Canada 'to extend' Afghan mission.
Canada could keep up to 1,000 soldiers in a non-combat role in Afghanistan through 2014 as part of
a plan to extend its mission beyond a mid-2011 deadline.
CBC public television reported on Monday that up to 750 trainers and at least 200 support staff would work outside the combat zone at a training academy or large training facility for Afghan soldiers and
On Sunday, Peter MacKay, Canada's defence minister, said Canada was "considering" keeping troops in the war-ravaged nation beyond its parliamentary-mandated mid-2011 exit.
His comments came just two weeks ahead of a Nato summit in Lisbon, just as Canada comes under growing pressure from the United States and other allies to extend its Afghan mission.
A popular plan
While Canadian troop deaths are a source of controversy and political bickering, the plan has been supported in both national newspapers.
The Globe and Mail called the planned extension "a welcome development" while a National Post editorial noted the fragile state of Afghan security forces and the need for more Nato support.
The head of Canada's opposition Liberals, Michael Ignatieff, asked the Conservative government for more information Monday on plans to possibly extend the nation's Afghanistan mission. Although Ignatieff has previously said he supported the notion of extending the mandate for Canadian soldiers in a limited, non-combat capacity, he kept mum about the Liberals' position on the matter.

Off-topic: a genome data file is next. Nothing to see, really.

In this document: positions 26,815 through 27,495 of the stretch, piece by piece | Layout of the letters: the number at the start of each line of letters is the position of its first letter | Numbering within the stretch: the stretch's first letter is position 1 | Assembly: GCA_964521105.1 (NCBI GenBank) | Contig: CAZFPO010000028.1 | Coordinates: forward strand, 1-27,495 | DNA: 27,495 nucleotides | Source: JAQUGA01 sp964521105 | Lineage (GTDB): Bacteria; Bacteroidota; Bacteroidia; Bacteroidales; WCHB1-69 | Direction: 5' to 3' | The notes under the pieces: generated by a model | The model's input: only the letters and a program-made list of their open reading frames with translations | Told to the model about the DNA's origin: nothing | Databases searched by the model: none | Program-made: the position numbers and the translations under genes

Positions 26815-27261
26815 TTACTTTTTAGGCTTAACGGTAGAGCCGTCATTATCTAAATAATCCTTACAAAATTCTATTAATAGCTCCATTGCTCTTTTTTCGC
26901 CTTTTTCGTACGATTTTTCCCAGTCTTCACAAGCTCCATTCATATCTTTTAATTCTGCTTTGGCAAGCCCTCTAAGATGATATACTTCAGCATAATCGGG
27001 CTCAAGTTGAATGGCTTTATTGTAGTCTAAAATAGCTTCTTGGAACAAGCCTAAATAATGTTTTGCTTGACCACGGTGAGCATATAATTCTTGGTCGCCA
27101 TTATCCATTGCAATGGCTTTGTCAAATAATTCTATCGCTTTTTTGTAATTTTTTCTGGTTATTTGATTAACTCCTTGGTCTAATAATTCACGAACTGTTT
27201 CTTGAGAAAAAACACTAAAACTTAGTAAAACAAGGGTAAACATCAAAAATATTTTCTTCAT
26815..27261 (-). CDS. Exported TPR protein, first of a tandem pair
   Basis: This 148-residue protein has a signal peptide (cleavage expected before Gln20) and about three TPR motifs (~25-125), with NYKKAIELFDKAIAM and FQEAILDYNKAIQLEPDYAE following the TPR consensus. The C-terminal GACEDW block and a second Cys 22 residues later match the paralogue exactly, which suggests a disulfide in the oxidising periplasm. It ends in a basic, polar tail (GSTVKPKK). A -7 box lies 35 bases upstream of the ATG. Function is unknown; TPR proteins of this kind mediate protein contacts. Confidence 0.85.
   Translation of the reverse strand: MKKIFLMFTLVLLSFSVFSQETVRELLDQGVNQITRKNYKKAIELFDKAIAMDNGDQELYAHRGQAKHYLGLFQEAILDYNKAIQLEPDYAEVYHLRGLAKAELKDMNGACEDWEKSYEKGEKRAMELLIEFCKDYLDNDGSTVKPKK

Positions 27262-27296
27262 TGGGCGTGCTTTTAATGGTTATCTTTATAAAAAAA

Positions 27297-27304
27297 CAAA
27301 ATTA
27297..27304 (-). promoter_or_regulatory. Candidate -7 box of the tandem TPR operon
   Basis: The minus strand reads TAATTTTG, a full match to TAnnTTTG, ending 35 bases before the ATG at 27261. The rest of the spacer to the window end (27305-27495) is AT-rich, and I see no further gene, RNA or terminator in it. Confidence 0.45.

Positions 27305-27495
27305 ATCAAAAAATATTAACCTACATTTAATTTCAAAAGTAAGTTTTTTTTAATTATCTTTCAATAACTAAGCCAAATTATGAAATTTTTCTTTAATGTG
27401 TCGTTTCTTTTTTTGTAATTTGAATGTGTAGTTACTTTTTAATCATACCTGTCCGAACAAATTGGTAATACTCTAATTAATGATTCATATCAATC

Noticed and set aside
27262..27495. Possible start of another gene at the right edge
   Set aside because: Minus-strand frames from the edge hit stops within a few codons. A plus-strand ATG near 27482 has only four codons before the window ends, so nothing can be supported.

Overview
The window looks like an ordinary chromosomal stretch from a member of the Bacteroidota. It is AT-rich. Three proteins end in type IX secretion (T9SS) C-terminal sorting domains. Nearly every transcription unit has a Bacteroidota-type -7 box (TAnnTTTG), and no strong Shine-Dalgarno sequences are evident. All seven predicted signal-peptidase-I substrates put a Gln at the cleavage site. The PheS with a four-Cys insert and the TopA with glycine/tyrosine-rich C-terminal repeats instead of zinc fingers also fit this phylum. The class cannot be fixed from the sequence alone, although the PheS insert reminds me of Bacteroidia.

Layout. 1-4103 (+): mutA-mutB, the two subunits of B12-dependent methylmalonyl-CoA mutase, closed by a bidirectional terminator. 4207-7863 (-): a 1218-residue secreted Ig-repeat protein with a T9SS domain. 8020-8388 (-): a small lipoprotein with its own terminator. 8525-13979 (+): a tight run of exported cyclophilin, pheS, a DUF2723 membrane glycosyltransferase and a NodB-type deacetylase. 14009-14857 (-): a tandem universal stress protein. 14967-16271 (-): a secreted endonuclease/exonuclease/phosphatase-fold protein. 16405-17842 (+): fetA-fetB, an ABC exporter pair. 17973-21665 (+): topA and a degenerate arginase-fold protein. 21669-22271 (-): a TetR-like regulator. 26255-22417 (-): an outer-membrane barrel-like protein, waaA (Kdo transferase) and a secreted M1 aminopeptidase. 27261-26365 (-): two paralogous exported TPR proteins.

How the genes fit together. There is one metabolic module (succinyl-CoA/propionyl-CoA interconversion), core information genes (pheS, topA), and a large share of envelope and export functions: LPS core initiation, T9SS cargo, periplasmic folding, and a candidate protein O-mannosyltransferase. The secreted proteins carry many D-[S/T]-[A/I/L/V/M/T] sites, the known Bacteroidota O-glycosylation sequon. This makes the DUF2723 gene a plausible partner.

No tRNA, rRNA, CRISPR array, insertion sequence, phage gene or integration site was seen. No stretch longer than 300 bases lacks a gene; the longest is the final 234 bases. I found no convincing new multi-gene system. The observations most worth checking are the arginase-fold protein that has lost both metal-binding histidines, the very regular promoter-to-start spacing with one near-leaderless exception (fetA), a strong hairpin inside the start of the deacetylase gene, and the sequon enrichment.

Ignatieff urged Prime Minister Stephen Harper to hold an "open discussion" with the Canadian people first.
Dimitri Soudas, Harper's spokesman meanwhile said the government was studying three options for Afghanistan: "aid, development and military training in a non-combat role."
He also told CBC that any potential training mission beyond the 2011 deadline would take place outside Kandahar.
MacKay stressed that regardless of whatever decision is made, Canada's 2,800 combat troops now routing insurgents as part of the Nato-led International Security Assistance Force would come home
Canada currently also has 400 troops training Afghan soldiers to take over security from ISAF.
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